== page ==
As you may recall, we recently reported that Massachusetts legislators’ attempts to pass a bill altering the landscape of non-compete enforceability (including Governor Deval Patrick’s bold push to ban non-compete agreements altogether) failed yet again.  As has become a nearly perennial event in the Commonwealth, efforts to push legislation through by the close of the session were frenzied, but ultimately much ado about nothing.

Surprisingly, now that the formal legislative session has ended (and before a new one begins next January), Governor Patrick has reintroduced non-compete legislation, although tellingly, this version is much more measured than his previous proposal.  Indeed, instead of proposing to ban non-compete agreements altogether, Governor Patrick’s new proposal mirrors the most recent compromise bill introduced by Senator Will Brownsberger and Representative Lori Erlich, which was overwhelmingly approved in the Senate but failed to pass before the end of the session. 

To wit, like the previous compromise bill, the newly introduced Patrick bill would require:

  1. that non-competes be in writing and signed by both the employee and the employer, and expressly state that the employee has the right to consult with counsel prior to signing;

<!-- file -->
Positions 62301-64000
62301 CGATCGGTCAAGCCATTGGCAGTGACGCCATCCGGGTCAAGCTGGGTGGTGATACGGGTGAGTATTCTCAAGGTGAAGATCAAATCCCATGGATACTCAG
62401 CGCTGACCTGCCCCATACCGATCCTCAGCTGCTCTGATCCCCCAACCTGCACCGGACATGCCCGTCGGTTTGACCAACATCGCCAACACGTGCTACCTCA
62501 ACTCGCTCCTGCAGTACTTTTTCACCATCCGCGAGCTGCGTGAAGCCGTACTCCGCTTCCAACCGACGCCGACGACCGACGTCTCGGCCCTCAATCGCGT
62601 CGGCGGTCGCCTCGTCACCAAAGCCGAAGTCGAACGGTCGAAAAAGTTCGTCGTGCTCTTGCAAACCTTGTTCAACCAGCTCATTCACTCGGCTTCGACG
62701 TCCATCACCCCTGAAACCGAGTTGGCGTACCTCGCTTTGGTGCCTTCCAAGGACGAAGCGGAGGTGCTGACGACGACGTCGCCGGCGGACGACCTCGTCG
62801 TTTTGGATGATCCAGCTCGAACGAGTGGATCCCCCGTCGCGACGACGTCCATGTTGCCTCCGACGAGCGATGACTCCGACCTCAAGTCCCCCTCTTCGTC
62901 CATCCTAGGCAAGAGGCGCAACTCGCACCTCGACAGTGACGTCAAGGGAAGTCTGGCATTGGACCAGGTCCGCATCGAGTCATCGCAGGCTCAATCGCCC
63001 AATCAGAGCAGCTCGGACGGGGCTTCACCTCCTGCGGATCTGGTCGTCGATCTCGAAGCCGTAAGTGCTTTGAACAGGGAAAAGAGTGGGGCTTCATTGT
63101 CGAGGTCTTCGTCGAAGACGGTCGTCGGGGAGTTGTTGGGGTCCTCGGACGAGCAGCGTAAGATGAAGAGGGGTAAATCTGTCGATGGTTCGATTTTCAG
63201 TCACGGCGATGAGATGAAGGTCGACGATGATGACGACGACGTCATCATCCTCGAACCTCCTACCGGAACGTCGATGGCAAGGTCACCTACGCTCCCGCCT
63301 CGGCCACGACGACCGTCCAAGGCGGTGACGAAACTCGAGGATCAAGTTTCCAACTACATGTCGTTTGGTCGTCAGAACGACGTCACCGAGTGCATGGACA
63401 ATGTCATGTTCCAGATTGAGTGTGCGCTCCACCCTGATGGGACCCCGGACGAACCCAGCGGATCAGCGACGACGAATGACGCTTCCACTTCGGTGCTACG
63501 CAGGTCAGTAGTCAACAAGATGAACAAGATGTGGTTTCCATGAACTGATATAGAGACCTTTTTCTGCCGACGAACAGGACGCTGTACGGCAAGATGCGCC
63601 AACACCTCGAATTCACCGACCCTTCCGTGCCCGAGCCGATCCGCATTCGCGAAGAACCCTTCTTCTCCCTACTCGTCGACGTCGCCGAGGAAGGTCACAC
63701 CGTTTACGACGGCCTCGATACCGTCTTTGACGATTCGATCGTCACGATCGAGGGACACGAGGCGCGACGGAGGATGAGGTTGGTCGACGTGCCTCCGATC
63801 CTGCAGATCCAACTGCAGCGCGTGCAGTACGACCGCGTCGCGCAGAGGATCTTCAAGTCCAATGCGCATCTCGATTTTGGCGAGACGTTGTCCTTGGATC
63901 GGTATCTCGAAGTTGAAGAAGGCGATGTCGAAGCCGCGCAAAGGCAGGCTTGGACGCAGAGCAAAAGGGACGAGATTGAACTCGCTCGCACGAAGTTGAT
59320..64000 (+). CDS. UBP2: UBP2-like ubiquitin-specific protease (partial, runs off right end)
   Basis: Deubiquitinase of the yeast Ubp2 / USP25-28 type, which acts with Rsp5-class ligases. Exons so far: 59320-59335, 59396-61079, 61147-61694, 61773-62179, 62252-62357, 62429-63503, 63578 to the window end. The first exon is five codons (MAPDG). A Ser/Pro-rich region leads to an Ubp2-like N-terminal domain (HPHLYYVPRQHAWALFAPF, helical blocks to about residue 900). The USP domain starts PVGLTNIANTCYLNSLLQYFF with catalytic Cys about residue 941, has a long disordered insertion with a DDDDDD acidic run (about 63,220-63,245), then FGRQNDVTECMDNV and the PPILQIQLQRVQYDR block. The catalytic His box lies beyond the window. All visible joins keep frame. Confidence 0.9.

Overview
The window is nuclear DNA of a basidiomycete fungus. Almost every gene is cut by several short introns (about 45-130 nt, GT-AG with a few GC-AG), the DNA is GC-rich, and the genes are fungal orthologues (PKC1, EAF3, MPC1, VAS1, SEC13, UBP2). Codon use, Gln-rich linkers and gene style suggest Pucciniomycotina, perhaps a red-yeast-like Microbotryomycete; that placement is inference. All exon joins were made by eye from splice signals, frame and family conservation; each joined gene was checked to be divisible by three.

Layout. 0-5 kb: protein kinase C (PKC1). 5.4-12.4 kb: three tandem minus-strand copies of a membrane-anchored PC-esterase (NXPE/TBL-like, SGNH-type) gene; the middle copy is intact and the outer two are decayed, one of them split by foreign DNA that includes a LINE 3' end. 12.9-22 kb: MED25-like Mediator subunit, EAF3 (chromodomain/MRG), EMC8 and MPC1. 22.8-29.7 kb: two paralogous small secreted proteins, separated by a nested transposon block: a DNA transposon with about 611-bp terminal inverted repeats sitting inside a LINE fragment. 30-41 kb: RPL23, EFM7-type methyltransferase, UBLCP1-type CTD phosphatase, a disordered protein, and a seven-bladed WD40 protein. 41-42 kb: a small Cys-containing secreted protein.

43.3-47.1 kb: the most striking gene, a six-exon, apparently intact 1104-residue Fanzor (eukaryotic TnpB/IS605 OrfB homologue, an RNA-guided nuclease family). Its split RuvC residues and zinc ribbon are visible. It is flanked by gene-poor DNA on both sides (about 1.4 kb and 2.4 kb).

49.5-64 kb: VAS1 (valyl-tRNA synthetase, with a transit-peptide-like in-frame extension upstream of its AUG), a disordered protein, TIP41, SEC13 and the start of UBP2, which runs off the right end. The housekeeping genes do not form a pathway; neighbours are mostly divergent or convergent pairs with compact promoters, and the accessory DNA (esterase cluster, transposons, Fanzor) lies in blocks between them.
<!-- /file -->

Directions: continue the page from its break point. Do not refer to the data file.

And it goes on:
2. that to the extent reasonably feasible, employees be given five business days’ advance notice; and
  3. that if entered into after commencement of employment (but not in connection with a separation agreement), non-competes must be supported by fair and reasonable consideration in addition to continued employment, and notice must be provided at least ten business days before the agreement is to be effective; and where the non-compete is part of a separation agreement, the employee must be given seven days to rescind acceptance.

The bill also creates presumptions of reasonableness as to duration (6 months), geographic reach (the area in which employee, during the last two years of employment, provided services, or had a material presence or influence), and the scope of proscribed activities (specific types of services provided by the employee during last two years of employment).  It also bans the use of non-competes for workers classified as nonexempt under the Fair Labor Standards Act (i.e., hourly workers).

Finally, the bill allows courts to reform non-competes only where the provision to be altered is either presumptively reasonable as described above, or where the employer made “objectively reasonable efforts to draft the particular provision so that it would be presumptively reasonable”.

It’s unclear what progress will be made on this bill, if any.  Now that the formal legislative session has ended, many legislators are focused on their reelection campaigns.  No votes will be taken on the bill until next year’s formal session commences in January of 2015, when a whole new crop of legislators will be getting to work – along with a new governor, as Governor Patrick is not running for reelection this year.

Stay tuned for any new developments!